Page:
• practice performance at or above a pre-defined high-performance benchmark or 
  • improvement of at least three percentage points over one or two years. 

Given the likely continued impact of COVID-19 on 2021 performance, however, OHIC is revising the 2020-2021 high-performance benchmarks in the first component of this definition. It is modifying benchmarks using an “adjuster” (i.e., half the difference between the median rates for the 2018-2019 performance period and the 2019-2020 performance period) based on the assumption that 2020-2021 performance will be better than 2019-2020 performance.

In addition, OHIC is modifying the second component of this definition so that performance for the 2020-2021 performance period must simply be higher than 2018-2019 performance period; a three-percentage-point minimum increase will not be required.

Adult practices need to demonstrate attainment or improvement on at least two of the three adult measures. Pediatric practices need to demonstrate attainment or improvement on at least two of the three pediatric measures.  Practices that report on both adult and pediatric measures need to demonstrate attainment or improvement on at least two of the three adult measures and two of the three pediatric measures. 

Similar to prior years, practices reporting for the first time in 2021 will not be assessed by demonstrating attainment or improvement.  Instead, practices will meet the requirement simply by reporting performance on these measures.  Performance will be recorded as baseline data and will be utilized to assess performance improvement in future years.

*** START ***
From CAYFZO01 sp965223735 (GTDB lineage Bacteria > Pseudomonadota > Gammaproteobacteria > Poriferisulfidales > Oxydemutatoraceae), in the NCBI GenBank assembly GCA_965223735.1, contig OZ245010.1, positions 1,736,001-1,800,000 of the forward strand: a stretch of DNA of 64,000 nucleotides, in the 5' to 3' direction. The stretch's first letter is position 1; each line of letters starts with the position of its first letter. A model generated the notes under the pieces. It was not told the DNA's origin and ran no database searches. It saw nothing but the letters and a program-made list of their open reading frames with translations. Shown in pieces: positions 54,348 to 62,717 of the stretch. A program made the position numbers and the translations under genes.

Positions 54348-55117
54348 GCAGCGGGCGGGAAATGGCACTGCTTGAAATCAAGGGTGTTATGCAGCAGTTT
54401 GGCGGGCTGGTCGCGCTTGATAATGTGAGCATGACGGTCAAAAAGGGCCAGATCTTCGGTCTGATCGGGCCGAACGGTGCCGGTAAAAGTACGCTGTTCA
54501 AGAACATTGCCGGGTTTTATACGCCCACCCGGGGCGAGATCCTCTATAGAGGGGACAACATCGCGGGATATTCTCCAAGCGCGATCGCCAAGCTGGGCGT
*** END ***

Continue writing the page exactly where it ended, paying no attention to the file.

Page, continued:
The high-performance benchmarks for 2021 reporting are as follows:

Measure

2021 Benchmark

Benchmark Source***

Measures for Adult Practices

Colorectal Cancer Screening

Commercial: 59.70%
Medicaid: 47.39%

Commercial: National commercial 50th percentile
Medicaid: 80% of the commercial value

Comprehensive Diabetes Care: Eye Exam

49.39%

National commercial 50th percentile

Comprehensive Diabetes Care: HbA1c Control (<8)

Commercial: 62.96%
Medicaid: 56.64%

Commercial: National commercial 90th percentile
Medicaid: National commercial 66th percentile

Measures for Pediatric Practices

Child and Adolescent Well-Care Visits (adolescent age ranges only)

Commercial: 75.10%
Medicaid: 53.66%

Commercial: New England commercial 90th percentile
Medicaid: National commercial 75th percentile
(both adjusted down nine percentage points)

Developmental Screening in the First Three Years of Life

67.98%

2018 performance year benchmark (i.e., 25th RI percentile from 10/1/2016 – 9/30/2017)

Lead Screening in Children

73.11%

National Medicaid 50th percentile

***HEDIS national and New England data are from NCQA’s Quality Compass 2020 (CY 2019 or CY 2018 data). All benchmarks, except for Lead Screening in Children, have been modified using an “adjuster” (described above).  OHIC did not modify the benchmark for Lead Screening in Children because the “adjuster” actually increased the benchmark, as 2019-2020 performance was higher than 2018-2019 performance. 

Additionally, when assessing if a practice demonstrated improvement, OHIC excludes rates with a denominator of less than 30 and rates submitted for a performance period other than what is indicated.  OHIC, however, makes one-time exceptions to this methodology when measures move from reporting-only status to recognition status.  OHIC also excludes these rates when calculating statewide median performance.  It does not exclude these rates when assessing practice performance against the high-performance benchmark.

For more information or if you have any questions, please contact Cory King.